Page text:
The outcome of football games, as well as matches of most other popular team sports, depends on a combination of the skills of players and coaches and a number of external factors which, due to their complex nature, are presumably best viewed as random. Such parameters include the unpredictabilities of playing the ball, the players' shape of the day or environmental conditions such as the weather and the behavior of the audience. Under such circumstances, it appears worthwhile to analyze football score data with the toolbox of mathematical statistics in order to separate deterministic from stochastic effects and see what impact the cooperative and social nature of the "agents" of the system has on the resulting stochastic observables. Considering the probability distributions of scored goals for the home and away teams, it turns out that especially the tails of the distributions are not well described by the Poissonian or binomial model resulting from the assumption of uncorrelated random events. On the contrary, some more specific probability densities such as those discussed in the context of extreme-value statistics or the so-called negative binomial distribution fit these data rather well. There seemed to be no good argument to date, however, why the simplest Poissonian model fails and, instead, the latter distributions should be observed. To fill this gap, we introduced a number of microscopic models for the scoring behavior, resulting in a Bernoulli random process with a simple component of self-affirmation. These models allow us to represent the observed probability distributions surprisingly well, and the phenomenological distributions used earlier can be understood as special cases within this framework. We analyzed historical football score data from many leagues in Europe as well as from international tournaments, including data from all past tournaments of the "FIFA World Cup" series, and found the proposed models to be applicable in all cases. To complete the picture, we conducted a field study with visitors of a science showcase to collect additional data from matches of tabletop football. As it turns out, also the latter data are represented well with our feedback models, underscoring their apparently rather universal applicability.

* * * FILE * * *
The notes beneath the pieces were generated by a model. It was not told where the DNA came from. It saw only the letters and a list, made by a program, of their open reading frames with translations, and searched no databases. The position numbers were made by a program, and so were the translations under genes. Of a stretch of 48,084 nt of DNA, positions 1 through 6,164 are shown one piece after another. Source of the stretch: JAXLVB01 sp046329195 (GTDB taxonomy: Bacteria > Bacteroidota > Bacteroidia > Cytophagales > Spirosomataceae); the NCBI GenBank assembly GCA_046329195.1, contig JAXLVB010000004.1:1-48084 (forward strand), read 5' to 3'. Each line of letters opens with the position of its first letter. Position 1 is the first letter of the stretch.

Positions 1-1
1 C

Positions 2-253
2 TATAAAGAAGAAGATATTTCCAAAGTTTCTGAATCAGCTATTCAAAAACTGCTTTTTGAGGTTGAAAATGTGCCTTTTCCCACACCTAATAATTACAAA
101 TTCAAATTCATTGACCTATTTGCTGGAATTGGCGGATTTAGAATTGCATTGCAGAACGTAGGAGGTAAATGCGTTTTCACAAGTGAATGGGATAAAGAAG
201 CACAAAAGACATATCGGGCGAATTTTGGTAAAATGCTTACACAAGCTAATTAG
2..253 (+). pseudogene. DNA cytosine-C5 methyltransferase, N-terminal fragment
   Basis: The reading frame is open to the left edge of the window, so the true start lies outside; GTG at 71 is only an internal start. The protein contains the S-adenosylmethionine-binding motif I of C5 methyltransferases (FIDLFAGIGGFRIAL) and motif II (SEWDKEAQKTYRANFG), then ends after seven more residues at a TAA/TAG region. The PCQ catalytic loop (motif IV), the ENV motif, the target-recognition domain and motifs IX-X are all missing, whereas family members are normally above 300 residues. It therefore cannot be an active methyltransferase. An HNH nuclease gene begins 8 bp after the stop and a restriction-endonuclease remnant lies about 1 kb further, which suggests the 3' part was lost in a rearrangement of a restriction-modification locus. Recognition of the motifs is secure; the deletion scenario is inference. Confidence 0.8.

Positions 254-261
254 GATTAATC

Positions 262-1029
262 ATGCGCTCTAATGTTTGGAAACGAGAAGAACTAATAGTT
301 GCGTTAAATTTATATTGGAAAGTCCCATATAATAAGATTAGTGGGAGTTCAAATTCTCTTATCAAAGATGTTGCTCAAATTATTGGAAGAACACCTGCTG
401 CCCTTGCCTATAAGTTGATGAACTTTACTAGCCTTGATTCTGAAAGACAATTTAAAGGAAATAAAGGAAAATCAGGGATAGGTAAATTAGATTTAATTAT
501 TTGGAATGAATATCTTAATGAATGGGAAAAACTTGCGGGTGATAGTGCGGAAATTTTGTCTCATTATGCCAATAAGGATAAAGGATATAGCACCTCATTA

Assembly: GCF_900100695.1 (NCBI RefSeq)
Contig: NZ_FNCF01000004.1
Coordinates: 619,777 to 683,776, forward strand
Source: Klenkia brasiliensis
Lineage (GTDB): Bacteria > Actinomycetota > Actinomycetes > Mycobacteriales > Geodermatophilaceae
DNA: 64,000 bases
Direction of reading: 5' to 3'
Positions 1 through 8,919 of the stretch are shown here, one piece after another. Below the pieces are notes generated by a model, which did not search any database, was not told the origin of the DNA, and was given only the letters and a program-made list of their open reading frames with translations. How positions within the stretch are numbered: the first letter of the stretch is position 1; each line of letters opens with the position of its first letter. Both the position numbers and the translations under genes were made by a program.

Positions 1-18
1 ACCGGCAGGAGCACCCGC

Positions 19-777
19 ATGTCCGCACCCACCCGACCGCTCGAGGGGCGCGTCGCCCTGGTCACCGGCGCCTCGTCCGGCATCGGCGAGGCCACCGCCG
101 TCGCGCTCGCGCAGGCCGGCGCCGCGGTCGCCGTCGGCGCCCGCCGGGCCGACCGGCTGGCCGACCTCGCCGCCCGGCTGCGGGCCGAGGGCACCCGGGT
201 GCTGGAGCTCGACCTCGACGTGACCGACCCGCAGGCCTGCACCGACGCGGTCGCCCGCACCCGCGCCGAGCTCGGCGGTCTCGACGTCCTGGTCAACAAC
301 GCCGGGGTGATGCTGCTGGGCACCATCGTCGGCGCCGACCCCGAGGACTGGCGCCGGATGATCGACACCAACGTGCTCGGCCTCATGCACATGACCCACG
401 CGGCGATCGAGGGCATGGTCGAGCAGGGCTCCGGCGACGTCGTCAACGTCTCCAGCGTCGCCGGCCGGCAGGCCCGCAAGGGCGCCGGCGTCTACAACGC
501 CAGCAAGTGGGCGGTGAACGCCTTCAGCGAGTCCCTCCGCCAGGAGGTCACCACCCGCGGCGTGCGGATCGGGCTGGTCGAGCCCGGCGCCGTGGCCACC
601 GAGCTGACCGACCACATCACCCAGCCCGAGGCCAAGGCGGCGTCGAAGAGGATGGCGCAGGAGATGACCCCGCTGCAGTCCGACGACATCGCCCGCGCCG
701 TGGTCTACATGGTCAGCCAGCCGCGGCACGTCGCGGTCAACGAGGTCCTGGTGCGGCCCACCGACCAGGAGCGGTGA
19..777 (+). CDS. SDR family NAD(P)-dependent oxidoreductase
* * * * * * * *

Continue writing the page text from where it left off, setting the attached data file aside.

Bibliographical noteThe full text is available from: http://dx.doi.org/10.5488/CMP.12.4.739
- sport statistics
- extreme-value distributions
- feedback models